Sal stayed at the hotel with Teresa for the next fifteen days. They planned to hitchhike to New York together. One night, Sal heard a police car across the street and sobbing coming from a rooming house. He says that “LA is the loneliest and most brutal of American cities.”
Sal now plans to take Teresa with him as a companion on the road. L.A. shows Sal yet another version of America, one that appears lonely and brutal to him.
Nonetheless, L.A. was full of “the beatest characters,” marijuana, jazz, and “long-haired brokendown hipsters.” Sal “wanted to meet them all,” but he and Teresa were busy looking for work, so they could save money to go to New York. Sal looked at all the different people in L.A., all of whom had “come to LA to make the movies.”
Wherever Sal goes, he likes to meet and hang around with those outside of the mainstream, the “beatest characters” and hipsters.
Sal went with Teresa as she got her things from her sister and a friend who lived on “the colored main drag of LA.” Sal bought some marijuana, but when he and Teresa smoked it, it turned out to be just tobacco. Sal and Teresa decided to leave for New York. They went east to Arcadia, California, “pointed toward the American continent.”
Sal’s travels around America involve seeing both white and “colored” areas. Sal now begins his journey back east across the country he has already traversed once.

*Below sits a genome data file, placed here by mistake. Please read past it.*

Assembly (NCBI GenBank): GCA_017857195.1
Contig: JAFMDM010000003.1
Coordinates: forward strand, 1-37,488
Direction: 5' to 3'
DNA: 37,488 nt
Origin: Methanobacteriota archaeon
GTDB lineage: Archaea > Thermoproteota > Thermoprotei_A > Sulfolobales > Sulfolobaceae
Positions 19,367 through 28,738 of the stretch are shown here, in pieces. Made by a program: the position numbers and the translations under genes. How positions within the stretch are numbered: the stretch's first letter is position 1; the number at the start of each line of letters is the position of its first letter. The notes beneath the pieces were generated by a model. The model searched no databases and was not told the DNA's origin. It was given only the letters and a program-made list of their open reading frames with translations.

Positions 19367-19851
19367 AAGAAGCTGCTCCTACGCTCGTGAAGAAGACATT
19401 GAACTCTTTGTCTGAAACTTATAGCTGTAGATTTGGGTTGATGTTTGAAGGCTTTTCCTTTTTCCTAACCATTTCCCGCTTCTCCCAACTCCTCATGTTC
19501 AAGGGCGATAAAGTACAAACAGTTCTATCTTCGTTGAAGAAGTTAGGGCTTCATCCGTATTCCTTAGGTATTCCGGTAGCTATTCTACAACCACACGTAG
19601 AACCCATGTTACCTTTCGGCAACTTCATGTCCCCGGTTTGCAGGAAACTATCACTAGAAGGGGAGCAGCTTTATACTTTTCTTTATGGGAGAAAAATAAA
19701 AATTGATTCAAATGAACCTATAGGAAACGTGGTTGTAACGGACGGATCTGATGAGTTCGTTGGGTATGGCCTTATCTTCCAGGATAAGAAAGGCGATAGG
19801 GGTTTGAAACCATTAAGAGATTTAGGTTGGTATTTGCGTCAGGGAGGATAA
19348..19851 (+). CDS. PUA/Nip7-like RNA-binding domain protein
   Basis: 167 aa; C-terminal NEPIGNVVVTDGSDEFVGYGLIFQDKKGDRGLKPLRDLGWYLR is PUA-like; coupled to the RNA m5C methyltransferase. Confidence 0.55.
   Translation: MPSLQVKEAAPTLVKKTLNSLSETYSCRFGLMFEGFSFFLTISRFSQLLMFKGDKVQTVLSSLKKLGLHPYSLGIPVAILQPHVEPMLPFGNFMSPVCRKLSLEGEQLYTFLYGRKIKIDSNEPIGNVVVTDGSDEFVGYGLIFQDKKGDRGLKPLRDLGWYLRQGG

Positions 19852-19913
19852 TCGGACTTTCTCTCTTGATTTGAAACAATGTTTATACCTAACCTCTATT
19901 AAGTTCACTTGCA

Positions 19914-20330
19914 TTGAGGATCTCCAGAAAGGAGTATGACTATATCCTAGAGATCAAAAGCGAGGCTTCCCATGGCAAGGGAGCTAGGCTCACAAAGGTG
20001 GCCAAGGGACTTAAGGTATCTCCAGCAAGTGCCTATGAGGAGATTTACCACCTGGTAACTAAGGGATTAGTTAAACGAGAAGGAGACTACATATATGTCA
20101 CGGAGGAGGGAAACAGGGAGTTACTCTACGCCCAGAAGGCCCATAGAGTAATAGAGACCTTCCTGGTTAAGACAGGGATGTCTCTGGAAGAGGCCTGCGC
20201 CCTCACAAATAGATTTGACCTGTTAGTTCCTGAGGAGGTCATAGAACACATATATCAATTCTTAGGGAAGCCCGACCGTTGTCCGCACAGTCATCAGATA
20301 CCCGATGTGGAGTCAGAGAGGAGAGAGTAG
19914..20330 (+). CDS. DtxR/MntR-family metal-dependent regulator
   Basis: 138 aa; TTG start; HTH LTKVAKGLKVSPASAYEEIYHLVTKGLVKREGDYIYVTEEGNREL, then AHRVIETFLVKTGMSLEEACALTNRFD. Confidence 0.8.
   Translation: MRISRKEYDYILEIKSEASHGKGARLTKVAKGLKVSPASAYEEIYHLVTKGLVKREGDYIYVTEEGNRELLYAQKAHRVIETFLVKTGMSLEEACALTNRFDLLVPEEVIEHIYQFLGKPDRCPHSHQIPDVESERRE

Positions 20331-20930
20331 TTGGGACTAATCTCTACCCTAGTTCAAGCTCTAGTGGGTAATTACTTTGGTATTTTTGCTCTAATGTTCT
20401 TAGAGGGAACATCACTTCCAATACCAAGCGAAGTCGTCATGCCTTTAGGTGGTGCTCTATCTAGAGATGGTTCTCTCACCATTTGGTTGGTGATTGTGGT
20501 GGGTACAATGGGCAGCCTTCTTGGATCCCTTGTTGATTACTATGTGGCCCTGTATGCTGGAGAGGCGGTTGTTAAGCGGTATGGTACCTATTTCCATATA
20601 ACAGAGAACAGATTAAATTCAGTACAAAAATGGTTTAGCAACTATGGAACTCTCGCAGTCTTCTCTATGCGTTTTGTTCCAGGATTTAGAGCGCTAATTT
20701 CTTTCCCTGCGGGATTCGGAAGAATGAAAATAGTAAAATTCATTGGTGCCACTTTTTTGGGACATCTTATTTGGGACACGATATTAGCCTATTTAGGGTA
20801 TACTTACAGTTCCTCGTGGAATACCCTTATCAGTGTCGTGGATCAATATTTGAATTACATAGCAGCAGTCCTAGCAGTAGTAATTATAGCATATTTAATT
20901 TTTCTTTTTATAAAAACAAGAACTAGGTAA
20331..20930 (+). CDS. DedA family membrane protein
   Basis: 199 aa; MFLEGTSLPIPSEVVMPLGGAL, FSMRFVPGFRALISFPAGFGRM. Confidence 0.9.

As Sal and Teresa walked along the road, cars full of high-school kids sped by, the kids jeering at Sal and Teresa. They went into a soda fountain, but encountered the same kids, and left. That night, they stayed in a motel room, “held each other tight,” and “had long, serious talks.” Sal says that they made a kind of “pact.”
The high school kids represent a kind of “normal” society that irritates Sal. He and Teresa form a strong bond by traveling together along the road and being honest with each other.
The next morning, Sal and Teresa decided to go to Bakersfield and work picking grapes until they had enough money to go to New York by bus. When they got to Bakersfield, though, they couldn’t find jobs. They went into “Mexican town,” and Teresa asked people about jobs. Sal describes the “Mextown” as “one blazing bulb of lights,” with “movie marquees, fruit stands, penny arcades, five-and-tens, and hundreds of rickety trucks and mud-spattered jalopies.”
Sal is happy to work as a kind of migrant laborer, picking grapes, instead of settling down with a better job. Sal now sees yet another side of America, the America experienced by Mexican immigrant laborers.
Sal and Teresa bought a bottle of wine that night and after drinking they decided to hitchhike to Teresa’s hometown and live in her brother’s garage. They got to the town and stayed in a hotel room. The next morning, Teresa went to find her brother. She came back with her brother, her son, and her brother’s friend Ponzo.
Sal continues to live his life outside of normal expectations for someone like him, deciding to live in a garage.
Teresa’s brother, Rickey, sold manure to farmers. He drove Sal and Teresa to “see some farmers about manure.” They drove around and talked to some farmers, but nothing came of it, so they went to a saloon to drink. Sal says that “Americans are always drinking in crossroads saloons on Sunday afternoon.” Rickey assured Sal that they’d make money the next day.
Rickey and Sal end up drinking instead of actually working or selling any manure. At the saloon, Sal generalizes about Americans, finding something quintessentially American about drinking in a saloon on a Sunday afternoon.